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Title: Nanostructured vanadium-based cathodes for rechargeable lithium ion batteries
Authors: Rui, Xianhong
Keywords: DRNTU::Engineering::Materials::Nanostructured materials
DRNTU::Engineering::Chemical engineering::Industrial electrochemistry
DRNTU::Science::Chemistry::Inorganic chemistry::Synthesis
Issue Date: 2014
Source: Rui, X. (2014). Nanostructured vanadium-based cathodes for rechargeable lithium ion batteries. Doctoral thesis, Nanyang Technological University, Singapore.
Abstract: Rechargeable lithium ion batteries (LIBs) with high specific volumetric and gravimetric energy densities are seen to be the most promising electrochemical energy storage systems for wide applications in portable electronic devices, electric vehicles (EVs), and hybrid electric vehicles (HEVs). However, with increasing demands in electronic industry, it is highly desirable to design LIBs capable of higher energy storage, faster lithium charge/discharge, and lighter weight. Cathode materials, which are the limiting factor in improving the capacities of LIBs, are strongly in need of further research study. The host materials with a layered or open structure are favorable for fast and reversible lithium intercalation/deintercalation. Amongst them, vanadium-based compounds (e.g., VO2(B), V2O5, Li3V2(PO4)3) with oxidation states ranging from V5+ to V3+ have attracted much attention recently. Unfortunately, their electronic and ionic conductivities are quite low, limiting the power capabilities of LIBs. The charge transfer kinetics can be largely improved in nanoscale electrodes, which offer a range of unique advantages over their bulk counterparts including shorter lithium ion transport distance, larger contact area between the electrode and electrolyte, and facile strain relaxation upon repeated lithium uptake and removal. Firstly, uniform carbon-coated VO2(B) nanobelts are synthesized by a simple hydrothermal reduction method using sucrose as both the reducing agent and carbon source. The one-dimensional nanobelt growth is attributed to the anisotropic structure of VO2(B) with fast growth along the [010] direction. On the other hand, the thickness of carbon shell can be tuned from 3.0 to 6.9 nm by changing the amount of sucrose in the reaction. Although carbon can enhance the electrical conductivity of the VO2(B) nanobelts, too much carbon would block Li+ diffusion. The electrochemical tests indicate that the VO2(B) nanobelts with a carbon content of 6.6 wt% (carbon thickness: 4.3 nm) exhibit highest capacities, and best rate capabilities (e.g., 100 mAhg-1 at 12.4 C). To further improve the reversible specific capacity and working potential, V2O5 active materials are extensively investigated. Hydrated V2O5 (V2O5•0.44H2O) nanobelts are initially prepared by a facile hydrothermal method with the assistance of ammonium dihydrogen phosphate (NH4H2PO4). These nanobelts are highly flexible with lengths of up to several hundred micrometers. Binder-free bulky paper electrodes are then fabricated by oven drying of these flexible nanobelts. The flexible hydrated V2O5 cathodes deliver high reversible capacities (e.g., 163 mAhg-1 at 6.8 C). Afterwards, ultrathin V2O5 nanosheets and reduced graphene oxide supported porous V2O5 spheres consisting of nanoparticles (V2O5/rGO) are synthesized to further improve the charge transfer kinetics of V2O5. Ultrathin V2O5 nanosheets with thicknesses of 2.1-3.8 nm are prepared by a liquid-phase exfoliation method.The thickness of the V2O5 nanosheets allow fast Li+ diffusion and electron transportation, resulting in remarkable power and energy densities (e.g., 117 mAhg-1 at 50 C). V2O5/rGO (rGO content: 46 wt%) hybrids, prepared by a facile solvothermal approach followed by heat treatment exhibit a reversible capacity of 128 mAhg-1 at 13 C. Furthermore, high-voltage Li3V2(PO4)3 cathodes are also investigated. Li3V2(PO4)3 nanocrystals (5-8 nm) embedded in a nanoporous carbon matrix attached onto rGO sheets were fabricated by a sol-gel process followed by heat treatment. Such unique nanostructure allows fast Li+ and electron transfer, allowing the electrode to display a capacity of 109 mAhg-1 at a high rate of 30 C when cycled between 3.0 and 4.8 V.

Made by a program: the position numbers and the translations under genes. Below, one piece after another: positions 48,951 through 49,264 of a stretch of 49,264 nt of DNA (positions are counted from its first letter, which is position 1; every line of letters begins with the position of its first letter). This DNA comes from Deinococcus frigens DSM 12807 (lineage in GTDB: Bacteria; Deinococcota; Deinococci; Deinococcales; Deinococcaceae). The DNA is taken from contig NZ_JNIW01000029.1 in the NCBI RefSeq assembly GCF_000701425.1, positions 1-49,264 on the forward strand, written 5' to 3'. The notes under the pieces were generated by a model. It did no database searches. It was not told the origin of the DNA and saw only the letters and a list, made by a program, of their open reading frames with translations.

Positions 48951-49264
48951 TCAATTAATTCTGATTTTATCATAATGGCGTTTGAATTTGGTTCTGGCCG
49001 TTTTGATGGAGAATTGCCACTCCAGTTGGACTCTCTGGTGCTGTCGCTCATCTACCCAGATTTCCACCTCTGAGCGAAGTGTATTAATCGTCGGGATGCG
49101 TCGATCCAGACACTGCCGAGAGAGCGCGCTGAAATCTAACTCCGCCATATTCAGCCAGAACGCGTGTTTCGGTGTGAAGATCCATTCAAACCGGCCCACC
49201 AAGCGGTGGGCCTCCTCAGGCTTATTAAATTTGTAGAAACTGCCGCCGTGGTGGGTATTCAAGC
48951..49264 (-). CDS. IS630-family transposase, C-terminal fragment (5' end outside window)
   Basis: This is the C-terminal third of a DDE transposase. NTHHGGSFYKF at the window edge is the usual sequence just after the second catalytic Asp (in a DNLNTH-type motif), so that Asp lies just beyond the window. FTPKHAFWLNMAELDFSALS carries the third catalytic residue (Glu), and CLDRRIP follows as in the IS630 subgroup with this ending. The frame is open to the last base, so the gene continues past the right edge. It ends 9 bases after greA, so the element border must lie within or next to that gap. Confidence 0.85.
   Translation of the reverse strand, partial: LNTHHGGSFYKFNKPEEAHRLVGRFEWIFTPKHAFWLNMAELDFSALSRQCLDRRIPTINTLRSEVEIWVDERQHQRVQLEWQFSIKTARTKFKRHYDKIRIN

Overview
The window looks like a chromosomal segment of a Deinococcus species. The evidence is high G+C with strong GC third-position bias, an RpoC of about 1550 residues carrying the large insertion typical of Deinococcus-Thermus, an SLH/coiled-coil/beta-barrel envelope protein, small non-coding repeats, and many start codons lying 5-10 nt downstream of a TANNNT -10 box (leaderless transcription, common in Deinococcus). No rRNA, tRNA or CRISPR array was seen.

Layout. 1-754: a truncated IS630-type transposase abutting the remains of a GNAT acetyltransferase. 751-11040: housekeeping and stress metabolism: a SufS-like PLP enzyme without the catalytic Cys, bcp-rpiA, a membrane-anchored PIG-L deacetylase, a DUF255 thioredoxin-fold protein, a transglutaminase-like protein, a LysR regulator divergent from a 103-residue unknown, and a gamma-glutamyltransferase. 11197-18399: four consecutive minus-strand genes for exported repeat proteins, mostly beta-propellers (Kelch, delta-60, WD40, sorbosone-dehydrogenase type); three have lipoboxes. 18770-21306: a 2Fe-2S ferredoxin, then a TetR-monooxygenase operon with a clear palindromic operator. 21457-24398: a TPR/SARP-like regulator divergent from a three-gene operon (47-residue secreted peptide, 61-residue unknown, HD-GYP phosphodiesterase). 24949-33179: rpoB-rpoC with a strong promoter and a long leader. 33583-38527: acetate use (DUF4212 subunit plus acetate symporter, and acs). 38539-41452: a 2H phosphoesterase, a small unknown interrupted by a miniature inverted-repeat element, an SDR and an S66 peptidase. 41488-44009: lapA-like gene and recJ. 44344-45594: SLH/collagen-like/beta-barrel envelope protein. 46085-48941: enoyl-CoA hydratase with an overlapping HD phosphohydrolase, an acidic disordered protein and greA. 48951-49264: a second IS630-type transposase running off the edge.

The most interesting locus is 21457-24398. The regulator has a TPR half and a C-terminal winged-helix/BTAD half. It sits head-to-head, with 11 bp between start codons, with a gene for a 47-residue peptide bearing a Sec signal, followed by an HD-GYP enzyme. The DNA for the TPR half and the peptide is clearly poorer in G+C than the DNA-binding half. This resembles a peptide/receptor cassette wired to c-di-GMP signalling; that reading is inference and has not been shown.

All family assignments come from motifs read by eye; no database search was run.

DOI: 10.32657/10356/58890
Fulltext Permission: open
Fulltext Availability: With Fulltext
Appears in Collections:MSE Theses

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